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Rapid City, Pine Ridge Reservation youth join forces for Black Lives Matter protest

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Two groups of Black Lives Matter protesters cheered and waved at each other as they met Wednesday afternoon in downtown Rapid City.

“Hi, how are you?” Lakota youth activist Tokata Iron Eyes exclaimed into a megaphone to protesters. The protesters had just walked from the courthouse to meet the group from the Pine Ridge Reservation at Main Street Square.

More than 50 protesters carried signs against police violence and in memory of George Floyd, Breonna Taylor and other black people killed by police. Some signs also focused on solidarity between Indigenous and Black people.

"I wanted to show up today because police brutality is something that can be qualified as an epidemic in this country and it's especially affecting black and Indigenous people of color, said Iron Eyes, a 16-year-old from Pine Ridge. We want to “walk the streets in peace without being profiled by law enforcement and then putting (ourselves) in danger just by existing.”

“We need to hold (police) accountable, because if they’re not doing so – which is their only job, to literally be responsible for accountability – it's up to us,” Iron Eyes said.

The protesters were mainly teenagers and young adults, but included a pastor from Custer, his son and two other families with young children.

"I came here because of the racist police activity and the killing of George Floyd and other African-Americans,” said Omaka Mendoza, an 11-year-old from Rapid City who attended the protest with his family.

“There have been racist activity against other people of color, but I think it's bigger against black people,” said Mendoza, who is Lakota. "I think we need to have their back, and we all need to be in it together.”

The Journal saw counter protesters staging at the Trump Store earlier on Wednesday but they hadn’t shown up as of 2:45 p.m. Counter protesters with Trump, American, Thin Blue Line and Confederacy flags attended and drove by demonstrations on Monday and Tuesday evenings.

There were more than 20 police officers, sheriff deputies and state troopers observing the protest. One plain-clothes officer filmed the entire protest on his phone.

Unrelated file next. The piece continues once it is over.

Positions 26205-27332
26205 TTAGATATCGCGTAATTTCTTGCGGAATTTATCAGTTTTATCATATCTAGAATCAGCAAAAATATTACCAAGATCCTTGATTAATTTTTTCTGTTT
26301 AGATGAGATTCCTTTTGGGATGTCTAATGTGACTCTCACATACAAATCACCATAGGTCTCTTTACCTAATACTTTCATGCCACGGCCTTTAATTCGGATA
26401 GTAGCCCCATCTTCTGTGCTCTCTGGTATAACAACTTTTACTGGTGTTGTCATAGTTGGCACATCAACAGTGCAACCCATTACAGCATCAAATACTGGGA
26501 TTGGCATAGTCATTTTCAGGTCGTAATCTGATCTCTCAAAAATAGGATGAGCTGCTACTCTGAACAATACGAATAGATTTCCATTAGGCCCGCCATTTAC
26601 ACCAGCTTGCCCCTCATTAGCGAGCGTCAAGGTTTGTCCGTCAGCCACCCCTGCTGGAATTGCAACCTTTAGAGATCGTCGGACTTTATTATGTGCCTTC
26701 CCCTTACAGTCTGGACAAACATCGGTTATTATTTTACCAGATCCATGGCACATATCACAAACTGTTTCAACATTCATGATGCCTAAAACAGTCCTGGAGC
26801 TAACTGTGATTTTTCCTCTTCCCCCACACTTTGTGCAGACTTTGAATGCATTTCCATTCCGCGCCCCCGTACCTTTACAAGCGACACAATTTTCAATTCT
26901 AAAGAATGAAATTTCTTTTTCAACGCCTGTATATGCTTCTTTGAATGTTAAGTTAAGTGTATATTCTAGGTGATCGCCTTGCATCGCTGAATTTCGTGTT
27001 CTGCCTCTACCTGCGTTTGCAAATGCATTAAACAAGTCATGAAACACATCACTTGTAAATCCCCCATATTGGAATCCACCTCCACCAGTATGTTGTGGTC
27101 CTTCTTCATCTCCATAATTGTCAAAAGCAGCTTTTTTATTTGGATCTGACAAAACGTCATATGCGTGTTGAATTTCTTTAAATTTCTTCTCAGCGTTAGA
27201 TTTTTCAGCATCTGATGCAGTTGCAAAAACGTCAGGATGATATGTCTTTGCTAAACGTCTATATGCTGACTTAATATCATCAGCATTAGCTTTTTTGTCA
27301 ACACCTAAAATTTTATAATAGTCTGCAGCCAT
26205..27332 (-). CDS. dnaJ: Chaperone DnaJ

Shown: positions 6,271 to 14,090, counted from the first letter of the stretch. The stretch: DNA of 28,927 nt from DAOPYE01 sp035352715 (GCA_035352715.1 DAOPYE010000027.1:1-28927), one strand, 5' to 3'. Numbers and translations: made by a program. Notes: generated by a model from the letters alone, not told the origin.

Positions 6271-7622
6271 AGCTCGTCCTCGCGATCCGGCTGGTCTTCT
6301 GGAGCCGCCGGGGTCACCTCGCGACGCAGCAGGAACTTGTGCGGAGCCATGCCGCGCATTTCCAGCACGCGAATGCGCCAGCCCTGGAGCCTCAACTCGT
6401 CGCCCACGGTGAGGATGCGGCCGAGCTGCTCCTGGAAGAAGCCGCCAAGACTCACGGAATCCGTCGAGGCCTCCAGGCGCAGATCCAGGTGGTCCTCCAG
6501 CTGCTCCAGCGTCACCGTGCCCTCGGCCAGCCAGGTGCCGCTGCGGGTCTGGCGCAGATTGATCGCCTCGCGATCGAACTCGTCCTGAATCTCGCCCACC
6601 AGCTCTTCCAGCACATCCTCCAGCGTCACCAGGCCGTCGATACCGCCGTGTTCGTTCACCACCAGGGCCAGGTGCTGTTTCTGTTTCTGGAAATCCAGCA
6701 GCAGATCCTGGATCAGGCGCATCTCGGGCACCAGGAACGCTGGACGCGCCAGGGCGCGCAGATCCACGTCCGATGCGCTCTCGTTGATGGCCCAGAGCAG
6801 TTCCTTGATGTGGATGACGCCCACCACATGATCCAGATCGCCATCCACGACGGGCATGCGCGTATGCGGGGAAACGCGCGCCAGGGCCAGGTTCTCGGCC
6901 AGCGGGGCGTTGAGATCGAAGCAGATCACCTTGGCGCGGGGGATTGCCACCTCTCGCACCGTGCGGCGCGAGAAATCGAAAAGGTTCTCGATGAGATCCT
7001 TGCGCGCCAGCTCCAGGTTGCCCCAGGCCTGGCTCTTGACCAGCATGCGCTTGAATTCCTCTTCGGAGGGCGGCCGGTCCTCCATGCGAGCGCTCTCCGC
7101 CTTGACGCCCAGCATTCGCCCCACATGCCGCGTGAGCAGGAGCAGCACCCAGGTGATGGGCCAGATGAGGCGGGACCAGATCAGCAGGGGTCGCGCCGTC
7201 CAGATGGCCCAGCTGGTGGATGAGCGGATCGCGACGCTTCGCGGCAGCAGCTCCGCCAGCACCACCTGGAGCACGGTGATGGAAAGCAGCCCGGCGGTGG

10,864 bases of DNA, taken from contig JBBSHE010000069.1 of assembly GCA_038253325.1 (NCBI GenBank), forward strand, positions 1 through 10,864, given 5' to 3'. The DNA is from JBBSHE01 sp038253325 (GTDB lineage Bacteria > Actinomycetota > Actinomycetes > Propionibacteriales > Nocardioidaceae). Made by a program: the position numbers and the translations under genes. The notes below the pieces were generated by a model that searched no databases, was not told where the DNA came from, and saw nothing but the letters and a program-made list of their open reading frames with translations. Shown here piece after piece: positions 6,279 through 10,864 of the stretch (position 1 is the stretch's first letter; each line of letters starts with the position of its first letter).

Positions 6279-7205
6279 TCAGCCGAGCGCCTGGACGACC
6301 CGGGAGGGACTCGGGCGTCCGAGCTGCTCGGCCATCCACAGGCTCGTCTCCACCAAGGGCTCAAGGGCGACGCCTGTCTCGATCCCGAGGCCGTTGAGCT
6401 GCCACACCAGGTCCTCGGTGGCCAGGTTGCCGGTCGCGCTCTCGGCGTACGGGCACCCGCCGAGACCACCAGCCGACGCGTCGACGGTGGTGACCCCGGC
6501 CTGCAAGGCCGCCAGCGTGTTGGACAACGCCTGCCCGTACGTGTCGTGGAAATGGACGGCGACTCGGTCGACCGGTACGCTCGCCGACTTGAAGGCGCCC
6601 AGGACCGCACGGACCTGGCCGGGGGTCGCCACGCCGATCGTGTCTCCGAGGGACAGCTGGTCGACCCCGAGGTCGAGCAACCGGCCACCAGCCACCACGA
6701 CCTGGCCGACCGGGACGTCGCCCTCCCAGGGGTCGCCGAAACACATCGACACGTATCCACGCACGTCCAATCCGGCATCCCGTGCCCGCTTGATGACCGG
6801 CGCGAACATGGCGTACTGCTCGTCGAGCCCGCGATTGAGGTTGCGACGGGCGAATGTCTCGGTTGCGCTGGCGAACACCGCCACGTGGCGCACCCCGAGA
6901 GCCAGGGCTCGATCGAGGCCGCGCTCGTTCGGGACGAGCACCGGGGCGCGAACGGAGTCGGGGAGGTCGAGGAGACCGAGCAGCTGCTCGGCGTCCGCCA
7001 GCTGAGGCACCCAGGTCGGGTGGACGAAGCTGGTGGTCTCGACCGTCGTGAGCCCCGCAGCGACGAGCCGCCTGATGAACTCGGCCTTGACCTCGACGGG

Law enforcement told a few people — including an independent journalist — to stay on the sidewalk after they stepped into the street. They did not intervene when a group of protesters yelled expletives about the president as they used lighters to burn a small Trump flag.

The timeline

The Rapid City protesters gathered at Main Street Square around 12:15 p.m. before marching and chanting at the stairs of the Pennington County Courthouse. There, they chanted “hands up, don’t shoot,” “Whose lives matter, Black lives matter,” and “No Trump, no KKK, no racist USA,” even during a short but heavy downpour of rain.

The group discussed their goal of being peaceful and avoiding any arrests like the ones that occurred Tuesday night. They cheered each time drivers in passenger and commercial vehicles honked in support of them. They also celebrated when a protester read the news that the former officer accused of murdering Floyd had his charge upgraded while three other former officers were charged as accessories. 

The group eventually headed back to Main Street Square where they found the group from the Pine Ridge Reservation set up on the corner of 6th and Main streets with a megaphone, sign-making materials, snacks, drinks, masks and hand sanitizer.

There both groups continued to chant and hold signs that said Black Lives Matter in English, Lakota and Diné (Navajo). One sign pictured both the American Indian Movement and Black Power symbols. Another said “8 min, 46 sec” — a reference to the amount of time Derek Chauvin pressed his knee against Floyd's neck — and “8 bullets” — a reference to the number of times Louisville police shot Breonna Taylor to death while executing a no-knock warrant at the wrong house.

Others signs read “Black lives over profits, property, police,” “protect kids, not guns” and “if pro-Black means anti-cop, what does that say about cops?” One person wrote anti-police messages on an upside-down Thin Blue Line Flag.

— Contact Arielle Zionts at

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